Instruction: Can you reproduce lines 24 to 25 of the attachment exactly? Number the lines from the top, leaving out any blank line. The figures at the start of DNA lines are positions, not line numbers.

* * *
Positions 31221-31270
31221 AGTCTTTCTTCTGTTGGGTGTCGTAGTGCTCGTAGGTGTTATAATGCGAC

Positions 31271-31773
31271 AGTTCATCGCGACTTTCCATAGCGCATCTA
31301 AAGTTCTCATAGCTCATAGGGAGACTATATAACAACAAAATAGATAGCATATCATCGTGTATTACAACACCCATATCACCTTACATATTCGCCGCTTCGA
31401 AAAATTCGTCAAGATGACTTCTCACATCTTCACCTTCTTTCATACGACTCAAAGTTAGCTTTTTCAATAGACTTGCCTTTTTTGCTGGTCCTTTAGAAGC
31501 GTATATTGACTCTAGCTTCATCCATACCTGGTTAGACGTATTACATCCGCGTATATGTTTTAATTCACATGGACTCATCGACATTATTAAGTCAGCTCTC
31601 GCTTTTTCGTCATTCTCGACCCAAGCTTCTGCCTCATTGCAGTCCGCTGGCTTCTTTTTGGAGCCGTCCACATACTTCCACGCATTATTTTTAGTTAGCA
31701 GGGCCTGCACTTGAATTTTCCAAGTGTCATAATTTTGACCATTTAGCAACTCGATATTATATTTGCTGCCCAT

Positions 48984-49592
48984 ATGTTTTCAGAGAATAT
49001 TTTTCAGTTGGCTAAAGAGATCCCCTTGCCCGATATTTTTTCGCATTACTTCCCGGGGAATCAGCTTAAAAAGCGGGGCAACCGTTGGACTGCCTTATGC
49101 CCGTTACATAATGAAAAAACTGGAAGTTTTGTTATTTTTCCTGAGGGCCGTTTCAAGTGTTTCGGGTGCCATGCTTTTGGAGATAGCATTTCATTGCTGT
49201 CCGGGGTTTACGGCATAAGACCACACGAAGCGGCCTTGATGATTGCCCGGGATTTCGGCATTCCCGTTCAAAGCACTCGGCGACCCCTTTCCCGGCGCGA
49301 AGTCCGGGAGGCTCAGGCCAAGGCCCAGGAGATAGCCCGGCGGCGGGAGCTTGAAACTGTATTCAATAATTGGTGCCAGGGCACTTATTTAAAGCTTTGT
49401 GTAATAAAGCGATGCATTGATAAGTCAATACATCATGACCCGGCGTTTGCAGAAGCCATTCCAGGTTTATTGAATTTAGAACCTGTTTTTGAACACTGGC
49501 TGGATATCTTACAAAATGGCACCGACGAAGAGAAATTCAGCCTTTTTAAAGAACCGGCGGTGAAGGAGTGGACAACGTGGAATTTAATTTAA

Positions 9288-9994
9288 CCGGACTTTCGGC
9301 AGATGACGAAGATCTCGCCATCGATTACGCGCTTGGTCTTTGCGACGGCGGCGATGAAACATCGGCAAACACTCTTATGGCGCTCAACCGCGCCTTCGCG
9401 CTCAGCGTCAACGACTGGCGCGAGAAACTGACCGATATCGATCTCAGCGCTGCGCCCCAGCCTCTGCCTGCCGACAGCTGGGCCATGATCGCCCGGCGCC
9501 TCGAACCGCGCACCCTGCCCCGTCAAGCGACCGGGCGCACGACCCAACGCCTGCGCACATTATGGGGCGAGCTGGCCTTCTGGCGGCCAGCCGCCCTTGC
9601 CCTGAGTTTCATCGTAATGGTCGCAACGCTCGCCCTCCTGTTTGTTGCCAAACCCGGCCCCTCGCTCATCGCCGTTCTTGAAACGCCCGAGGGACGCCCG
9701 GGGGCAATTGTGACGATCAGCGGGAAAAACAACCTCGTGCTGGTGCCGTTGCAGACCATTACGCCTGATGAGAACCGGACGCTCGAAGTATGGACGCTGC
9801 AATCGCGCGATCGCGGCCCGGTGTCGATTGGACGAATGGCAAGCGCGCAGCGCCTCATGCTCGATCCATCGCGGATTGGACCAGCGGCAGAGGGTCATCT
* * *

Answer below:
9701 GGGGCAATTGTGACGATCAGCGGGAAAAACAACCTCGTGCTGGTGCCGTTGCAGACCATTACGCCTGATGAGAACCGGACGCTCGAAGTATGGACGCTGC
9801 AATCGCGCGATCGCGGCCCGGTGTCGATTGGACGAATGGCAAGCGCGCAGCGCCTCATGCTCGATCCATCGCGGATTGGACCAGCGGCAGAGGGTCATCT